The United States at War, 1941-1945

By Gary R. Hess | Go to book overview
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The Pacific Theater:
The War Against Japan,

World War II as it was waged in Europe and Asia was, in many respects, two distinct conflicts. The ideological relationship was clear: the Allied powers were determined to defeat fascism as represented by the Axis Alliance. Clearly, military developments in one theater affected the other. But, on both sides, belligerents acted independently. The Germans and Japanese never coordinated strategy because their national interests dictated otherwise. Germany would have benefited from a Japanese attack on Russia or from a Japanese offensive across India and the Middle East, but Japan's leaders wanted to avoid war with the Soviet Union and believed their national survival necessitated concentrating resources in the Pacific and Southeast Asia.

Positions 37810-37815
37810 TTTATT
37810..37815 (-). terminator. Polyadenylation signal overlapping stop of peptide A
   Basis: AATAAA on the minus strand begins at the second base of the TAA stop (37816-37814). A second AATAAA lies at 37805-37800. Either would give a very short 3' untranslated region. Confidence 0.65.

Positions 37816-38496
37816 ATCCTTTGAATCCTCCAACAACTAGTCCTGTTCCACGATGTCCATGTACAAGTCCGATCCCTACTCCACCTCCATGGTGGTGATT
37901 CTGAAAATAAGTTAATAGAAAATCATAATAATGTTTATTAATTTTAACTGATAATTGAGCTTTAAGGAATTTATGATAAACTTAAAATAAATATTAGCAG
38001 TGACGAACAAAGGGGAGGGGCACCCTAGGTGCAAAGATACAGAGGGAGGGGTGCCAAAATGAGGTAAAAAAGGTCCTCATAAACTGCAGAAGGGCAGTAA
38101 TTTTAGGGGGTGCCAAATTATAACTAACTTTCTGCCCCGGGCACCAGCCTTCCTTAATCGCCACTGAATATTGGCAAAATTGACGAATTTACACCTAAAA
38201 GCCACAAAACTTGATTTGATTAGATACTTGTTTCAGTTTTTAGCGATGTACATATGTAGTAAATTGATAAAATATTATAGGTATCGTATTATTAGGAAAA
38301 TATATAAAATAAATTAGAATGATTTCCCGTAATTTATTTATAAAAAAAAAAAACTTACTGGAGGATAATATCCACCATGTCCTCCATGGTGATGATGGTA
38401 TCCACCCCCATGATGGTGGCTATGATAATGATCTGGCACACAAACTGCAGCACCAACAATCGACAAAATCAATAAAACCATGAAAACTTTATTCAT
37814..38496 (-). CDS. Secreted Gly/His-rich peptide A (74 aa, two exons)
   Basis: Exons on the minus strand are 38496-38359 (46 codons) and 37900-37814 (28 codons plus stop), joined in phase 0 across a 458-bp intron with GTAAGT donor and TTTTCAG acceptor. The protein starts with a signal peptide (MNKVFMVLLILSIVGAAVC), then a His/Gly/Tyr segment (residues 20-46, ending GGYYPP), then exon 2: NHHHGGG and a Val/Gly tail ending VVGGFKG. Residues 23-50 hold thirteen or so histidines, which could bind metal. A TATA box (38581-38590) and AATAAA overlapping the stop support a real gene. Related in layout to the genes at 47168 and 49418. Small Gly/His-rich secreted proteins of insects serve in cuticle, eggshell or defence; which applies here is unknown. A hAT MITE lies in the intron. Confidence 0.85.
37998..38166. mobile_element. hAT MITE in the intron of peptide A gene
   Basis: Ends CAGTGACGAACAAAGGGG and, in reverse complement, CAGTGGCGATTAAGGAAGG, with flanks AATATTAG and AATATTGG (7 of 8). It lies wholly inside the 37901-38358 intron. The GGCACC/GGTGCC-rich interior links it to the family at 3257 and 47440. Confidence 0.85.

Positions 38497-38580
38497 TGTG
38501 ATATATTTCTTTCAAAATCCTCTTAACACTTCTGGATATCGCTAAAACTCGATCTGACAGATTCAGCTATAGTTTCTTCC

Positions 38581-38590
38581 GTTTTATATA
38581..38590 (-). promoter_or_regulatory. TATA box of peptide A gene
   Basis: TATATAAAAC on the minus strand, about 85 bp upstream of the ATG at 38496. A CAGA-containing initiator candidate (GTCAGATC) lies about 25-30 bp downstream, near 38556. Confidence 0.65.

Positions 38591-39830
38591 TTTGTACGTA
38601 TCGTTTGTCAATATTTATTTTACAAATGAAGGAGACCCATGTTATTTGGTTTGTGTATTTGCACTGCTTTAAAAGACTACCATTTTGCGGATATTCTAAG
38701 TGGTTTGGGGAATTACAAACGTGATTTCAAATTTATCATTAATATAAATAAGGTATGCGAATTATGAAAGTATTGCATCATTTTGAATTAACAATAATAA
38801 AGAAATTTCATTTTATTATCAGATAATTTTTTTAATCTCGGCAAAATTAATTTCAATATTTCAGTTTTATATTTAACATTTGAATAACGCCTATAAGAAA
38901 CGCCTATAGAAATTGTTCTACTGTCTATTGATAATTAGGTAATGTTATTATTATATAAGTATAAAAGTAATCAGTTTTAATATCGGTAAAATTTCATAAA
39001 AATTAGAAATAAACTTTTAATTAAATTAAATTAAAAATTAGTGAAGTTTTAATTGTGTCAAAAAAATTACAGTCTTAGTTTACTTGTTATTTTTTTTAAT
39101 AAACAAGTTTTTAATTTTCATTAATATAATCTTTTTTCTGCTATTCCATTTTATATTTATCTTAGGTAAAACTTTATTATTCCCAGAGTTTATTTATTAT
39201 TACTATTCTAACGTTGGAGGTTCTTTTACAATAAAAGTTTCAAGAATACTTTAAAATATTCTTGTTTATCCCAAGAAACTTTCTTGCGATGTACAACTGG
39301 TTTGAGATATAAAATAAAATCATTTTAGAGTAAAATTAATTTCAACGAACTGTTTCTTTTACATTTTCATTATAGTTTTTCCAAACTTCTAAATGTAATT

Among the Allies, only the United States played a major role in both Europe and Asia. Given their preoccupation with the struggle against Germany, Britain contributed little to the war against Japan, and the Soviet Union did not declare war on Japan until August 8, 1945—shortly before the Japanese surrendered. The United States thus assumed responsibility for the Allied war


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The United States at War, 1941-1945


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